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Democrats Start Searching for U.S. Senate Candidate
Until his surprise announcement, Schweitzer was likely to replace Baucus
Democrats have begun looking for a potential candidate for U.S. Senate after former governor Brian Schweitzer's surprise announcement over the weekend that he will not run for the seat being vacated by Sen. Max Baucus.

Party officials said Monday they still believe Democrats are in a strong position to hold the seat even without the popular two-term governor. But Republicans expressed confidence the race is now tilting in their favor.

Attention shifted to Insurance Commissioner Monica Lindeen, Superintendent of Public Instruction Denise Juneau and Lt. Gov. John Walsh, considered possible candidates. Lindeen said Monday that she would like to make a decision before Labor Day.

Nationally, Democrats and Republicans consider Montana a key seat as they battle for control of the Senate. Money is expected to pour in from both sides.

"This is a life-changing decision for somebody and their family," Lindeen said. "Obviously, there is pressure to get someone in place to put an organization together and start raising money so you can be competitive."

While Montanans do not register by party, political experts say a GOP candidate for statewide office can assume an advantage of roughly 5 percentage points in the conservative but libertarian-leaning state.

Walsh said he was surprised by Schweitzer's announcement on Saturday because most assumed he would run for the seat that has been held by Baucus since 1979. Walsh, a former Montana National Guard commander who took office this year with Democratic Gov. Steve Bullock, said he has been focused on his new job.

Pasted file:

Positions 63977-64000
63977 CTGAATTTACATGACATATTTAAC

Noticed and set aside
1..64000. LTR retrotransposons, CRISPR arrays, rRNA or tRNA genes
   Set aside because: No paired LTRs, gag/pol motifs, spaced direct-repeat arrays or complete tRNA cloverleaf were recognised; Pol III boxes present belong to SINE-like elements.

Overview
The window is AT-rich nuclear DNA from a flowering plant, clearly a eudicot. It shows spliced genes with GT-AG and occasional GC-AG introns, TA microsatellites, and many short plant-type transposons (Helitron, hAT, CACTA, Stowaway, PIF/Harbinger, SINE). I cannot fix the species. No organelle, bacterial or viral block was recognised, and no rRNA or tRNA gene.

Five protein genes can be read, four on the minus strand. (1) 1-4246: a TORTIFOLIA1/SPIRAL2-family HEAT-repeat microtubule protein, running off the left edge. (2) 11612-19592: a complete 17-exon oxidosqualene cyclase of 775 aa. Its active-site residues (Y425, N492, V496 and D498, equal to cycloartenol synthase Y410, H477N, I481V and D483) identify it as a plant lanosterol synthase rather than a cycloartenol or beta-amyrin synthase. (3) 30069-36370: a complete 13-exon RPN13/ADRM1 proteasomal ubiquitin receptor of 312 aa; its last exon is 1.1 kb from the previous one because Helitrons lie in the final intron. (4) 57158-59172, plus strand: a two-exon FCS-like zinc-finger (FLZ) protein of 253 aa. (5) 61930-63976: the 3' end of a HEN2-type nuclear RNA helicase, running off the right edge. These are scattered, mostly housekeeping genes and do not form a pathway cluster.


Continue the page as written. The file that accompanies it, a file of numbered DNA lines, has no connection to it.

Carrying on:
"I have not given this, the Senate seat, any thought at all," Walsh said.

Democrats argued they have a track record recently of winning statewide elections and noted that Montana has elected just two Republicans to the U.S. Senate since 1913. Montana's other senator is Jon Tester, a Democrat who won the seat in 2006.

Two Republicans, state Rep. Champ Edmunds and former state Sen. Corey Stapleton, have announced bids but have so far garnered little party support for the race.

Many expect the state's lone House member, Republican Rep. Steve Daines, will run and receive widespread party support. A freshman in Congress, Daines has said only that he is considering it.

The Montana Republican Party announced Monday that a Daines' staffer had been brought on board to run the party's field operations. It said the position was created with money promised by the Republican National Committee.

"From our county central committees all the way up to the national committee in Washington, everyone can see how important the 2014 Senate race is to our state and our nation," state Party Chairman Will Deschamp said. "The RNC has been great about early investment in our work."

The Senate seat is highly coveted compared to the House, which faces elections every two years and is a place where newcomers hold very little sway.

"Why wouldn't Daines run for an open seat? It is a no-brainer now with Schweitzer out of the way," said Montana State University Political Scientist David Parker.

He said Republicans start the race with a lead because of the state's political leanings. He said any Democrat has to run a better campaign, chip away at the Republican's credentials and tell a compelling personal story.

Many were left puzzled by Schweitzer's decision to jilt Democrats who had been counting on him.

Some observers pointed to continuing friction with the operations of Baucus and Tester, which were disturbing Schweitzer's rollout, or recent attacks from Republicans over political nonprofits connected to Schweitzer.

In explaining his decision, Schweitzer said he doesn't want to leave Montana, where he was recently elected board chairman of the Stillwater Mining Co., and move to the nation's capital.

"I don't want a job where I have to wear a suit and my dog isn't welcome," he said.
 
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